Reference Books

  • George P. Sutton, Oscar Biblarz: Rocket Propulsion Elements
  • John R. London: LEO on the Cheap
  • Gerald K. O'Neil: The High Frontier

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June 23, 2009

Comments

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plasma wind

this is a test post to confirm that, all you have to do to post a comment, is type away in the "Post a comment" box. As suggested, you have to type in a name and email address (which are required), but the email address will not be displayed.

plasma wind

Also as noted, after typing in your comment and supplying your (not displayed) name and email, a CATCHA will come up (a security tool). Fill that out, and you should be good to go.

Randy Campbell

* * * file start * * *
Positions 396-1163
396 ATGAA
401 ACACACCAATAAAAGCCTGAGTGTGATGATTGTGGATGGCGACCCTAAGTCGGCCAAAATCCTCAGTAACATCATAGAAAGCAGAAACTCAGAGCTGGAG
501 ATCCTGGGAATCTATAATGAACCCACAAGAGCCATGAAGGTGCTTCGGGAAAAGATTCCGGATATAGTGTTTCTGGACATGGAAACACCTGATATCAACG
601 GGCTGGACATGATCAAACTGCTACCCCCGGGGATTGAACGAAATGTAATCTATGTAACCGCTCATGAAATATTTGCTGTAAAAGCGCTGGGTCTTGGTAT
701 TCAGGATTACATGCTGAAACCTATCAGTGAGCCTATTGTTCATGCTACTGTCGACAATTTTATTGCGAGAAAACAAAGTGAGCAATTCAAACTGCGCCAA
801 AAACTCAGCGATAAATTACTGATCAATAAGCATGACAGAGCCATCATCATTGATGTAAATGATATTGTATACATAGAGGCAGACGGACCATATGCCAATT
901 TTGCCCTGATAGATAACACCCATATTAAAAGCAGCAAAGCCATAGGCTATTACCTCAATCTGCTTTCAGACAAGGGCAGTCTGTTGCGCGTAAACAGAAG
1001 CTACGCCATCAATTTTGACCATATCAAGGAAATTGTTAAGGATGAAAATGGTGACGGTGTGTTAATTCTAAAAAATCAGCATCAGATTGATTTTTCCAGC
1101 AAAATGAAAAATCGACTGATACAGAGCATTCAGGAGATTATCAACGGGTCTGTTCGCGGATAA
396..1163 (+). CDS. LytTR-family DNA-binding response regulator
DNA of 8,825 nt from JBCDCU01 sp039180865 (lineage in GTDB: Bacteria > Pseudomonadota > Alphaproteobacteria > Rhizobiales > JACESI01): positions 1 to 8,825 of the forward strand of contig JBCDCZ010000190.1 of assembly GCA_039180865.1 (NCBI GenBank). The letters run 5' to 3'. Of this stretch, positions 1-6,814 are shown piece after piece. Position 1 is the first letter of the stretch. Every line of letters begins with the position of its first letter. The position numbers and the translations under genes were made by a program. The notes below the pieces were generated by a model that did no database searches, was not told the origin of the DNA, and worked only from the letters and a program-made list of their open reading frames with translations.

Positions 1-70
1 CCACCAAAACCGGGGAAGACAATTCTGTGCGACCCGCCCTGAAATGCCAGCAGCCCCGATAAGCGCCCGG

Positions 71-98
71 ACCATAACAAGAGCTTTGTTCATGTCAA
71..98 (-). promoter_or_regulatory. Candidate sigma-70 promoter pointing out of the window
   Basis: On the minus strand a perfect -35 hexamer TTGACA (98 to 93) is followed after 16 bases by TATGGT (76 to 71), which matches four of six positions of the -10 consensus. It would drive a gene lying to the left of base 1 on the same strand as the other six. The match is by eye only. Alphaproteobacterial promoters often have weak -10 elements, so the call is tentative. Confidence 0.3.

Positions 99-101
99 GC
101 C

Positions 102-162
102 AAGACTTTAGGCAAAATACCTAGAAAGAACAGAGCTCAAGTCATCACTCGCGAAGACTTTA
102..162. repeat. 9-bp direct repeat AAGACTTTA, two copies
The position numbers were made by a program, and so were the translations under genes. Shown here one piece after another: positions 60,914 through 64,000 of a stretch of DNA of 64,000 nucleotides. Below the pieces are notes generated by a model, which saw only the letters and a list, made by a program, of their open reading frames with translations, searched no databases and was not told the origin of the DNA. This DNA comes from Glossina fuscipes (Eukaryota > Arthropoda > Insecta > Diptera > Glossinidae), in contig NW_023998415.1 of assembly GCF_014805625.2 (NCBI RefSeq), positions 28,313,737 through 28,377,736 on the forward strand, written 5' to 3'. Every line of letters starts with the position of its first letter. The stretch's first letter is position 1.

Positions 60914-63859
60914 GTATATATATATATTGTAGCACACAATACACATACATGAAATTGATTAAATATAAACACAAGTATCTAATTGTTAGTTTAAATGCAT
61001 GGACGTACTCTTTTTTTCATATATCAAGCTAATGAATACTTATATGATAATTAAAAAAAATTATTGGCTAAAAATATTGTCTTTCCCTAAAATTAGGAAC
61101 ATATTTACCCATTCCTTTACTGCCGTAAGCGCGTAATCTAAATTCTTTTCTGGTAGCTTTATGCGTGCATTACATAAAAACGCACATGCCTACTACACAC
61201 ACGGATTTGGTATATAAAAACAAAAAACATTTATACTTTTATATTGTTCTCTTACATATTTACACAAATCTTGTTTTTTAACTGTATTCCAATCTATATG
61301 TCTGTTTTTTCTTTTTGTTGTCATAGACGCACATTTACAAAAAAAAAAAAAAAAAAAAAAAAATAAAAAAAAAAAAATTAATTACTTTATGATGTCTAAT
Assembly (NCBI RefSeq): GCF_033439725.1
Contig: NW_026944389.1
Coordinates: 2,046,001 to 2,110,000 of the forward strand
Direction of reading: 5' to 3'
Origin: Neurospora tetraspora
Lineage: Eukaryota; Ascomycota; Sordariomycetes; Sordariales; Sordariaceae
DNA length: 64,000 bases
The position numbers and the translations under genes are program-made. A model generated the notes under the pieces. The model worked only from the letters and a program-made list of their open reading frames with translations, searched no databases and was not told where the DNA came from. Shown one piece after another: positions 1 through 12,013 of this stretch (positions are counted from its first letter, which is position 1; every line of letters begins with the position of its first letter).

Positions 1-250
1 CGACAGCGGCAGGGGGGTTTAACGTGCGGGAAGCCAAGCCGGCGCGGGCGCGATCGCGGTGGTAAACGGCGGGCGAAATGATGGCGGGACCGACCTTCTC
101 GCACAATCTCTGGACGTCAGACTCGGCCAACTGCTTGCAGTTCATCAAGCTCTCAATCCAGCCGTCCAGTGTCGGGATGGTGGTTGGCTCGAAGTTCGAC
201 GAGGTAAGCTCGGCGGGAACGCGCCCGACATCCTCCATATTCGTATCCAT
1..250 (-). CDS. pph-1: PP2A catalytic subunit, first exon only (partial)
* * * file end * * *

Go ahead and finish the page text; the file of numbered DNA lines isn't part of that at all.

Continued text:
Now the "weird" thing was NO comments were being displayed at ALL the LAST time I checked :o)

Randy

DougGard

Great ATR stuff... now why not build one and fly it?

John Bossard

DougGard,
Funny you should ask…
Flight test data with an ATR would be quite persuasive in convincing folks of the advantages of this propulsion engine. But it’s a sort of “chicken-and-egg” thing.
Currently, there are plans in the works to test fly some ATR derivatives.
Also, its worth mentioning that it is believed that the soviets had a sea-skimming anti-ship missile that was powered by an ATR engine, although this rumor has never been confirmed to my knowledge.
Anyway, stay tuned.

Huu

This is a good patent re ATR using solid propellant.
U.S. Patent 4096803 http://www.google.com/patents/about?id=dw43AAAAEBAJ&dq=4096803

John Bossard

Huu,
thanks for this patent reference. I am indeed of aware of this ATR concept, and it is in fact referenced in a few of mine and others ATR papers. We call solid propellant ATRs "SPATTERS", i.e. SPATRs.
Although their performance is the lowest of all ATRs, they offer some logistical benefits and what we call "wooden round" attributes.
I do appreciate all references to ATR related concepts, patents, etc.

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